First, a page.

In the 1920’s, two lone fisherman, Victor and Benjamin Bustamante, discovered giant schools of beautiful blue shrimp in the waters around the “rocky point”, which was known then as Cerro de Penasco, but changed to Puerto penasco when other fisherman began to movie into town.

In 1929, a US Mafioso named John Stone, who was known to associate with Al Capone, saw the areas potential to be a resort destination. John decided to build a hotel and drill a well for fresh water. By 1931, Stone had managed to alienate many of the local officials, and because of this, he lost his license to do business in the area. Before his unwilling departure, Stone burned his hotel and dynamited the well, leaving Rocky Point without fresh water once again. The hotel was rebuilt by the Bustamante Brothers and became the Hotel Penasco (still standing today).  

In 1936, the President of Mexico, Lazaro Cardenas, visited Rocky Point and saw that the area had such a tremendous potential. He ordered a peir to be constructed for the local fishing fleet. He was also responsible for the first railroad that connected Rocky Point with mexicali and the Border.

Finally, in 1955, the shrimp industry stared to boom! Markets in Los Angeles, Las Vegas, Albuquerque, Tucson, and Phoenix were developed, and Rocky Point was finally on the way to becoming something more than just a small fishing village.

Here are some photos we scanned from a old copy of Arizona Highways Magazine from 1964.

      Older Rocky Point (1).jpg     Older Rocky Point (2).jpg     Older Rocky Point (5).jpg

Let’s continue this walk in the past with some photos from the beautiful state of Sonora. I will descibe the location of each photo as we go along (3 at a time).

Lets begin with 3 photos of Hermosillo. The first phots is an overview of the beautiful city, which is the Capital City of Sonora. The second photo is the Hermosillo Museum and Library. The third photo is of a beautiful Cathedral in Hermosillo.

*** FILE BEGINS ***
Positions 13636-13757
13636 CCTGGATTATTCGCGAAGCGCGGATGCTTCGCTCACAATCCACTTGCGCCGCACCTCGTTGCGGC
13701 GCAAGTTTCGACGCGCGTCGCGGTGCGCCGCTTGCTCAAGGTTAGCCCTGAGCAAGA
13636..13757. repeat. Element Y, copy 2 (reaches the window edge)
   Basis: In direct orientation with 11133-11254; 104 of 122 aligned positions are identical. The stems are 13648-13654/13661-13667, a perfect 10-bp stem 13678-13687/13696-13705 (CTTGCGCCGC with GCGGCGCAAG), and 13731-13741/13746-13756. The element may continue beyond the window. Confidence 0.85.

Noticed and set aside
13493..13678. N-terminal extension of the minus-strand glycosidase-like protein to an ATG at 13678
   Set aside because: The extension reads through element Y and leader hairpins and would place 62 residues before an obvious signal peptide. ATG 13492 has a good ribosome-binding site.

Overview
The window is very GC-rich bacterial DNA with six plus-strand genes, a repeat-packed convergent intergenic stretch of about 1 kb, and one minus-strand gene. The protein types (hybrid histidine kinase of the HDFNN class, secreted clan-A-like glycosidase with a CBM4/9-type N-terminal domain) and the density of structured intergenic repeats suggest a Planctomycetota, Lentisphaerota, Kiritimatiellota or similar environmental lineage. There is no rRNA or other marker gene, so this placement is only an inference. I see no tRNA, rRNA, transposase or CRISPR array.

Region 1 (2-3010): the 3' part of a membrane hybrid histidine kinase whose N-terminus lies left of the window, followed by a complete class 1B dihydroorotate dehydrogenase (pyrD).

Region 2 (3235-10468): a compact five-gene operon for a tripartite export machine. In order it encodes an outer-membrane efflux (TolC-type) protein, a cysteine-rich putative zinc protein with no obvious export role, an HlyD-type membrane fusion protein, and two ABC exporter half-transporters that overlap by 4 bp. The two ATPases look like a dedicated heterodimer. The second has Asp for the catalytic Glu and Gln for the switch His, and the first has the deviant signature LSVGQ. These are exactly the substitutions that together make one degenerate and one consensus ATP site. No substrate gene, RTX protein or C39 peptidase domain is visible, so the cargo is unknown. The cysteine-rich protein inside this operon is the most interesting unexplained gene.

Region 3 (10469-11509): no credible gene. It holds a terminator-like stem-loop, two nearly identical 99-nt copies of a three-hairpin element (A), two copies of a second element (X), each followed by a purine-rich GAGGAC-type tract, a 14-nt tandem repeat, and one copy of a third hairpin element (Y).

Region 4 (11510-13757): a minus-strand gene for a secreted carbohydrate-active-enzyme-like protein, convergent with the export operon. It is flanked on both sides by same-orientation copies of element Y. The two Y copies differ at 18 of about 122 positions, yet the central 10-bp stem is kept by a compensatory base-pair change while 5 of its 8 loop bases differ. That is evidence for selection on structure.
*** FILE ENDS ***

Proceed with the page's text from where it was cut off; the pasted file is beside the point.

Hemosillo, Mexico     Hemosillo, Mexico     Hemosillo, Mexico

Next 3 photos: The first photo is the University of Sonoran in Hermosillo. The second photo is Plaza of the Constitution in Hermosillo. The third photo is the Histiric Kino Mission at Cabora.

      Hemosillo, Mexico            Plaza of the Constitution in Hermosillo.jpg            Kino Mission

Next 3 photos: The first photo is The Old and new Mission in Cocospera. The second photo is Sonora’s Obregon Dam. The third photo is a view from Mocuzari Dam on the Maya River.

      Old Mexico     Old Mexico     Old Mexico

Next 3 photos: The first photo is a Mission at Magdalen. The second photo is a view of Magdalena. The third photo is Kino Bay.

      Magdalen, Maxico              Magdalena            Kino Bay, Mexico

Next last 3 photos: The first photo is San Carlos. The second photo is Nogales in the mid 60’s. The third photo is Nogales Famous La Caverna Cafe.

      San Carlos of Old            Nogales            Nogales

Here is one more item for your viewing pleasure. Here is a photo of a .50 cent paper bill from 1915. The actual size is about the same size as Monopoly money. Thank you Senor Steve for sharing it with us!     ** Did you notice where the bill was made? **